Red Sox can only get by with current pitching for so long

AP Photo/Elise Amendola

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A week ago, following another disappointing start from Steven Wright where he allowed 5 runs on 7 hits through 6.1 innings, one could have argued the Red Sox may need to look elsewhere for their fifth starter.

Now, with Wright on the DL and out for the remainder of the season with a left knee injury, they have no choice but to look elsewhere for their fifth starter.

Wright, a year after his surprising All-Star season (alas, he did not pitch in the Midsummer Classic), began the 2017 season, in a word, dreadfully. Perhaps that was because of the underlying knee issue, perhaps not, but either way his 8.25 ERA and 1.875 WHIP weren’t cutting it.

Winter-signing Kyle Kendrick was the first man to get a chance to replace Wright, getting his first start of the season Thursday night against the Baltimore Orioles. It went about as well as you’d expect; Kendrick allowed 6 runs on 8 hits over 4 innings and was tagged with the loss. After the game, Red Sox manager John Farrell said Kendrick would continue to get a chance in the rotation, at least for the time being. Being a 10-year MLB veteran with a career 4.66 ERA, there’s reason to believe he could be a passable fifth starter, but after spending all of 2016 in the Angels’ minor-league system and performing as he did Thursday, chances are he’s not going to stick.

That leaves the Red Sox with a hole in the rotation, albeit one they hope will sooner-than-later be filled by the injured David Price, whose rehab from a left elbow injury is slowly but surely moving along. Pluggin Price back into the rotation and bumping the 2–4 spots down a peg would be the best possible fix for Boston; the problem is, doing so is no guarantee. Price has no timetable for a return, and there’s no way to know A) how effective he’ll be when he finally does or B) how long he’ll be back before his arm troubles flare up again.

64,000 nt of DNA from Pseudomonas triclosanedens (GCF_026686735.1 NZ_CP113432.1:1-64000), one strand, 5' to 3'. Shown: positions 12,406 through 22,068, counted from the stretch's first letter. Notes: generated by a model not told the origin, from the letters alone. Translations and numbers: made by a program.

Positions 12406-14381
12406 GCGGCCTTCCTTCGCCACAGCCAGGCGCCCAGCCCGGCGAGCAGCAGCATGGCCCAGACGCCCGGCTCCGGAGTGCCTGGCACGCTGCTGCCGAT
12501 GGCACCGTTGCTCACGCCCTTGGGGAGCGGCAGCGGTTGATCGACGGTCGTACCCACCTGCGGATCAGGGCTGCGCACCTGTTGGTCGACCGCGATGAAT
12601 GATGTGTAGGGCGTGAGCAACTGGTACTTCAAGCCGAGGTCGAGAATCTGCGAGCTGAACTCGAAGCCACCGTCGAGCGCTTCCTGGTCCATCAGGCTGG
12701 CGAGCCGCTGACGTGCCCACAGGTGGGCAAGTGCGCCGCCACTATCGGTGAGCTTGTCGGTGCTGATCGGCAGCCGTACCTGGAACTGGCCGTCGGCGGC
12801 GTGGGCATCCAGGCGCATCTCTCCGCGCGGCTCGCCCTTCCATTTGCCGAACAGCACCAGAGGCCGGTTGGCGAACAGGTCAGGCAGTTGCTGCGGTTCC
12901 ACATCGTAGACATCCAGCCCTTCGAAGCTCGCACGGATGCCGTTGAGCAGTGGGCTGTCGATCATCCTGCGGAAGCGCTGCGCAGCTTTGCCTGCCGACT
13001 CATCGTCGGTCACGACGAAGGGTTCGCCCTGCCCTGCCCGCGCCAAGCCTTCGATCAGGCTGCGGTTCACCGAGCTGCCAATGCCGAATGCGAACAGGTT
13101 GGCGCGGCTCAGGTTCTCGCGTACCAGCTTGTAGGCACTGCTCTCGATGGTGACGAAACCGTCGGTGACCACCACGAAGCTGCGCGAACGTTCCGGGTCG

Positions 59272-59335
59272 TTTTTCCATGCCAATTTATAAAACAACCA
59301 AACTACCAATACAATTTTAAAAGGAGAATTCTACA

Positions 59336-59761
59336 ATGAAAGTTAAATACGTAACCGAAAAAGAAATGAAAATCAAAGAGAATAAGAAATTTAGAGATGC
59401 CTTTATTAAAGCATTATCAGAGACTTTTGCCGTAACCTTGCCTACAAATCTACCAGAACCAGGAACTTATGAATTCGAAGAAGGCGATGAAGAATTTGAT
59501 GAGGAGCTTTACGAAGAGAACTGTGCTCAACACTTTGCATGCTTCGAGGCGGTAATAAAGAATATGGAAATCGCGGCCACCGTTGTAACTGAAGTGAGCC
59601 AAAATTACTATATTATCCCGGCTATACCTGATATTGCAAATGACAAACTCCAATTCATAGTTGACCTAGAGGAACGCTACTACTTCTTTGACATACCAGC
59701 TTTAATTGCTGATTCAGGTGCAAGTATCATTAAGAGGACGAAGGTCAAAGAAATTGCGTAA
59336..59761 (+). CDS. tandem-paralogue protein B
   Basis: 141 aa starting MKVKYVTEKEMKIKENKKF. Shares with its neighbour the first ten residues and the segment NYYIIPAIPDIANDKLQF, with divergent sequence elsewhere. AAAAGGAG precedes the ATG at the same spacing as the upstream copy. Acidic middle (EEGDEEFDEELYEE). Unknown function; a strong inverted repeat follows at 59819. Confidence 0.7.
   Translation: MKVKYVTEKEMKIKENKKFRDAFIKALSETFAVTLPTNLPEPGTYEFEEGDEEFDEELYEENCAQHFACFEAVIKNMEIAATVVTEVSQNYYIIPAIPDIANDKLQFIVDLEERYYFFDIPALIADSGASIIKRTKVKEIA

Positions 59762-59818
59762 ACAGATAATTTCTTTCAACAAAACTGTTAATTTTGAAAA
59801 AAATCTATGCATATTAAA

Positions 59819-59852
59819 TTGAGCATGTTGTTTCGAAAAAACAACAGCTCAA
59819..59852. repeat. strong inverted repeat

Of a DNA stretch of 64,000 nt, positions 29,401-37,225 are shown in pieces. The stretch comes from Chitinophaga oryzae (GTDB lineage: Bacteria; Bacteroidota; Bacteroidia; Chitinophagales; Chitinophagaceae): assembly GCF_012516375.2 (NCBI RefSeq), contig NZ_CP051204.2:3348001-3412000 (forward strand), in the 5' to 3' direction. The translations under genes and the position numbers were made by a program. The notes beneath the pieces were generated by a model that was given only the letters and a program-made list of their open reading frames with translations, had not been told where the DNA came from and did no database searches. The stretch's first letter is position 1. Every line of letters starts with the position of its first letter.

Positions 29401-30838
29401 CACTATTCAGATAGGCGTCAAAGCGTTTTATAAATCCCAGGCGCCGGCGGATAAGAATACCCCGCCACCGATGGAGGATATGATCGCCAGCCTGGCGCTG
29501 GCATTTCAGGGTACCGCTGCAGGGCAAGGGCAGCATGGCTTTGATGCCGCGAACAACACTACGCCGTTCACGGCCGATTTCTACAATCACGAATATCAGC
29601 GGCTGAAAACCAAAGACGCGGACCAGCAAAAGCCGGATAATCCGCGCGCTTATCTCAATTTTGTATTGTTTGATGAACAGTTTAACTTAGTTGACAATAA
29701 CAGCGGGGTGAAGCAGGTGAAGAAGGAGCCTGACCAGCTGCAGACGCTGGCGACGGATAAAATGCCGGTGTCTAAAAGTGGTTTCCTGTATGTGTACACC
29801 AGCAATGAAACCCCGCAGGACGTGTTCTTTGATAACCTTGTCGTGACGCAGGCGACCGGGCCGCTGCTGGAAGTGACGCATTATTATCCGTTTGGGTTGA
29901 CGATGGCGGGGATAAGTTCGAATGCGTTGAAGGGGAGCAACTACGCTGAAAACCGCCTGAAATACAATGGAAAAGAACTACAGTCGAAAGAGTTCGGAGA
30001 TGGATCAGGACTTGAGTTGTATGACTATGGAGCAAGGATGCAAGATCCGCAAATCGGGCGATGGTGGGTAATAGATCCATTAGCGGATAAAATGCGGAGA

AP Photo/David Goldman

In the immediate short-term, they can afford to give Kendrick another shot or two. But if he continues to falter and Price continues to sit, Boston will need to do something about the final spot in the rotation, and the options to do so are…not so great.

In-house, Boston has several options already on the 40-man roster that range from not great to really, really not great. Roenis Elias has starting experience, but also happens to be on the DL currently with an intercostal strain; he hasn’t pitched at any level this season. Joe Kelly has plenty of experience in a starting rotation, and the result of all of that experience is that he’s no longer in a starting rotation. Boston could theoretically give Henry Owens yet another chance at the major-league rotation, but in 16 career starts over the last two seasons he has a 5.19 ERA; last season he walked 20 batters in 22 MLB innings. Brandon Workman has 18 career starts, but none since 2014 and hadn’t even made an MLB appearance since then before throwing 3 innings on Thursday. Nobody else on the 40-man really deserves mention.

There are some options outside the organization; Doug Fister remains unsigned, as do Edwin Jackson, Colby Lewis, Tim Lincecum and old-friend/possibly-retired Jake Peavy. The upside on all these players is nonexistant, and only Fister and Lewis have seen real, sustained success in the last few seasons (Peavy has had some nice stretches, but he’s a long-shot to return anywhere right now).

Right now, there are no easy answers for Boston. Maybe Price is back within a few weeks and they get by with Kendrick at the end of the rotation for another two or three starts. Maybe Dave Dombrowski does his thing and makes a deal if that doesn’t look like a possibility. But for a team with playoff (and beyond) aspirations, what they have now won’t be enough in the long-run.

If the problem persists much longer, a more permanent and effective solution — whatever it may be — will be needed.